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The Official Site of the San Jose Sharks

One Word: Confident

by Tony Khing / San Jose Sharks
The team captain usually sets the tone in the locker room. When he talks, everyone listens. He’s the example everyone follows.

Henrik Zetterberg #40 of the Detroit Red Wings and Joe Thornton #19 of the San Jose Sharks go for the puck in Game Five of the Western Conference Semifinals during the 2011 NHL Stanley Cup Playoffs at HP Pavilion on May 8, 2011 in San Jose, California. (Photo by Ezra Shaw/Getty Images)
And when one listens to Sharks Captain Joe Thornton, one gets the feeling good things will happen in tomorrow’s Game 7 of the Western Conference Semifinals between San Jose and Detroit.

“Confident. Very confident. Extremely confident,” Thornton said when asked about the team’s mental state. “Game 7s are a lot of fun. It’s going to be in front of our home fans. It’s going to be a great atmosphere. We’re looking forward to it.”

Based on the vibe around the Sharks locker room the day before San Jose’s seventh Game 7 in franchise history, Thornton has fulfilled the responsibilities that come with wearing the “C” on the sweater. (NOTE: A complete history of how the Sharks have done in Game 7s follows this story.)

“Jumbo said, ‘You have to stay loose. You’ve got to just play your game and work hard,’” Devin Setoguchi said. “We believe in ourselves. We’ve been in tight positions all season. You have to believe in your mind that if you do the right things and have positive thoughts that good things are going to happen.”

“You can’t be afraid,” Thornton said. “You’ve got to go out and play to win.”

While Thornton creates the atmosphere in the locker room, he needs help. Fortunately for him, he’s got a few teammates who’ve experienced their share of Game 7s. Their knowledge will be a big help to those who haven’t played in a lot of these important games.

San Jose Sharks defenseman Niclas Wallin, of Sweden, celebrates his go-ahead goal over the Detroit Red Wings during the third period in Game 2 of an NHL Western Conference semifinal Stanley Cup playoff hockey series game in San Jose, Calif., Sunday, May 1, 2011. San Jose won 2-1. (AP Photo/Marcio Jose Sanchez)
Niclas Wallin has participated in four Game 7s, two of those coming in Carolina’s 2006 Stanley Cup Championship season. One of those games was in the Final when the Hurricanes defeated Edmonton at home. Wallin’s words sound like they come from someone who’s been in two Stanley Cup Finals (2003 and 2006 with Carolina).

“You’ve got nothing to lose,” Wallin said. “Leave it all out there. Go big or go home. Just play the game and have fun. There’s a lot of guys who aren’t playing at this time of the year. They wish they were right where we’re at. You have to enjoy where you’re at.

“We have a great chance here tomorrow,” Wallin added. “You want to play. There’s no secrets to this game. You’ve got to want the puck. You’ve got to want to be part of the game. You’ve got to want it. They’re not going to give it to us. We’ve got to play for it. It’s as simple as that.”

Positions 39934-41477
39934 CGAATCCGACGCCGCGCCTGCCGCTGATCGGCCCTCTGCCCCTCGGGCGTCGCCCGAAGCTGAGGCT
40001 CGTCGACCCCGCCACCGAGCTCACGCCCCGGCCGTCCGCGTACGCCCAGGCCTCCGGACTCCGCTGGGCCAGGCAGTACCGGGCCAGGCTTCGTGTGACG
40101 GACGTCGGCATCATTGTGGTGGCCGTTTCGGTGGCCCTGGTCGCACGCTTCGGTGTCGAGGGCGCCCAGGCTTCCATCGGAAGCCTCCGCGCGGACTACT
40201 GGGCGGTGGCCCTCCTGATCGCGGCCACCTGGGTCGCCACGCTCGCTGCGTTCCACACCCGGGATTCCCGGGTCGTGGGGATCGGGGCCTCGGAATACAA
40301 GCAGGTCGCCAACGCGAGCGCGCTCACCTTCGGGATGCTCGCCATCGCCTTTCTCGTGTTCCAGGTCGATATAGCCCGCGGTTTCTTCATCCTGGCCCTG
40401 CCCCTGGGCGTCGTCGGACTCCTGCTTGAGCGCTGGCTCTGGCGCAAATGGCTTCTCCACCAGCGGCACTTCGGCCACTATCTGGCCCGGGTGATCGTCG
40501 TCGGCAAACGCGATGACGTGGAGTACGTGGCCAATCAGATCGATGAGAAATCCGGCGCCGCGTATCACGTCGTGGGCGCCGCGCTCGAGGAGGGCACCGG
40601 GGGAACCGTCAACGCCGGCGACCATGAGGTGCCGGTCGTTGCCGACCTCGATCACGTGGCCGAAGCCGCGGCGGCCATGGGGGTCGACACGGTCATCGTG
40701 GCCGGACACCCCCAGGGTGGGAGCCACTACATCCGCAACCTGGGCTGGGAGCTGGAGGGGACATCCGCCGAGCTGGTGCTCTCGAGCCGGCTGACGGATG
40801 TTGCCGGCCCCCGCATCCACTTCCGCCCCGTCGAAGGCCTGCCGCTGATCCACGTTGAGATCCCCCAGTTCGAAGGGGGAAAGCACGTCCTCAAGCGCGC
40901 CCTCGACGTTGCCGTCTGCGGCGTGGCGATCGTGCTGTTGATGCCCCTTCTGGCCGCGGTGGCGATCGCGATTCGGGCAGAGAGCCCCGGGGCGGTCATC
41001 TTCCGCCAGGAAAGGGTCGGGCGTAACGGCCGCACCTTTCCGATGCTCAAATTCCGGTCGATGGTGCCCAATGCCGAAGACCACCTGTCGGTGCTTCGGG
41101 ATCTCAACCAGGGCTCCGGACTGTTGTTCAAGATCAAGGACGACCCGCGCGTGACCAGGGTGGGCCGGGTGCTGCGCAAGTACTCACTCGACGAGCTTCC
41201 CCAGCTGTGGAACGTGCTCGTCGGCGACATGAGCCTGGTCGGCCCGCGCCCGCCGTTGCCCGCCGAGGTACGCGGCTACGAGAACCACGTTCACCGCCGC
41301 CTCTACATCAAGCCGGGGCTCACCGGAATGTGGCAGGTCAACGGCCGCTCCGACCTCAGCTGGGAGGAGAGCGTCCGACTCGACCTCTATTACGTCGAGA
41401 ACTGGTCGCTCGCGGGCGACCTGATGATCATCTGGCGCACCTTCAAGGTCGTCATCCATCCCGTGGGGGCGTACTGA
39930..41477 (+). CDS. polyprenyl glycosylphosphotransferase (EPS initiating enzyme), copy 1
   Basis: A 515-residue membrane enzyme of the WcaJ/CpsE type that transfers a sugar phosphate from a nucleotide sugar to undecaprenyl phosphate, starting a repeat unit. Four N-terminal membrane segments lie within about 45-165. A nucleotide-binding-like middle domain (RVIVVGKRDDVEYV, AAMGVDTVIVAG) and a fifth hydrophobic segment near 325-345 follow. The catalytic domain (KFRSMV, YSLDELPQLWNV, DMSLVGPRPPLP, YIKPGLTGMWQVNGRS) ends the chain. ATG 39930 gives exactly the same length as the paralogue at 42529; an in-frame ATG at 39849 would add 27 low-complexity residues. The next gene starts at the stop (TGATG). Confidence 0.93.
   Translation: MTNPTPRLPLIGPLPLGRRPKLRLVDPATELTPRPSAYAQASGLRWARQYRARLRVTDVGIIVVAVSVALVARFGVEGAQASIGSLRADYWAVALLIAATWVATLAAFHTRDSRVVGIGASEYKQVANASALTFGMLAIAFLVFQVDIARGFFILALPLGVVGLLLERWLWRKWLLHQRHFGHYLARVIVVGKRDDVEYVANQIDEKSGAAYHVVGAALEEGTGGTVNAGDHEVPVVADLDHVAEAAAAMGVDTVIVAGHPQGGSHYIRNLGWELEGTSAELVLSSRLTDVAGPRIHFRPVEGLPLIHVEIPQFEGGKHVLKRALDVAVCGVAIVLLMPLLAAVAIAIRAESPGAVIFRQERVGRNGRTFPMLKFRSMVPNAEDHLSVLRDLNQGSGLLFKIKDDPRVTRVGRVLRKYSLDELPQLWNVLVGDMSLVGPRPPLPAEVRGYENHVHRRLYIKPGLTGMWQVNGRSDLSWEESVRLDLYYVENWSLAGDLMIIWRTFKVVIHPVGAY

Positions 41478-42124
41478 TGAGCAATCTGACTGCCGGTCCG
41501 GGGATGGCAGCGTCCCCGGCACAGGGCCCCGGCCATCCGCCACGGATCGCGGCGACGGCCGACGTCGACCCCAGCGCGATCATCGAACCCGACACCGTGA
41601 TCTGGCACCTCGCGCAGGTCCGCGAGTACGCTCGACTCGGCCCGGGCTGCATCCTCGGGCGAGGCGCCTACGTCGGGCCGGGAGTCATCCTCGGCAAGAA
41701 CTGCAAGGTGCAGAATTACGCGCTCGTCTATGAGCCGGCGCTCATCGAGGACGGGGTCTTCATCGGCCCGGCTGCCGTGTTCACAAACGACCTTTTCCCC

Like Wallin, Dan Boyle has won a Stanley Cup (2004, Tampa Bay). During that memorable run, he played in two Game 7s (Eastern Conference Final vs. Philadelphia and Stanley Cup Final vs. Calgary).

“You’ve got to trust in your abilities,” Boyle said. “You have to try to keep all of the negative stuff on the outside. You need to believe in yourself and your team. It’s important to go out there, enjoy yourself and don’t be afraid. It’ll be fun.”

Douglas Murray, one of eight on the current Sharks roster who played in the team’s last Game 7 (2008 Western Conference Quarterfinals vs. Calgary – a Sharks 5-3 win), agreed with what Boyle said.

“We don’t have any doubt,” Murray said. “Anytime you question yourself as to whether you’re going to win or not, you’re going to be in big trouble. We’re focusing on what we need to do to win the game. It’s going to be a lot of fun to play in.”

San Jose Sharks center Logan Couture (39) tries to deflect a shot in front of Detroit Red Wings goalie Jimmy Howard (35) in the third period of Game 6 of a second-round NHL Stanley Cup playoff hockey game in Detroit, Tuesday, May 10, 2011. Detroit won 3-1. The series is tied at 3-3. (AP Photo/Paul Sancya)
Rookie Logan Couture will be playing in his first Stanley Cup Playoff Game 7. He did play in a Game 7 of the first round of the Ontario Hockey League playoffs for the Ottawa 67s. The game was Couture’s last game in Junior and the final game in the Hockey Hall of Fame career of 67s Coach Brian Kilrea.

Even though the experience is limited, Couture speaks as though he’s been in the NHL for years.

“You have to be confident in this game and not let anything affect you,” Couture said. “You have to be borderline arrogant to play this game. We’re confident here. We’re going to go into the game knowing we’re going to win. That’s the way we have to play. We’re going to be on our toes. We can’t sit back and let them take it to us.

“No one ever said winning a Stanley Cup was easy,” Couture added. “I’m looking forward to it and everyone else is.”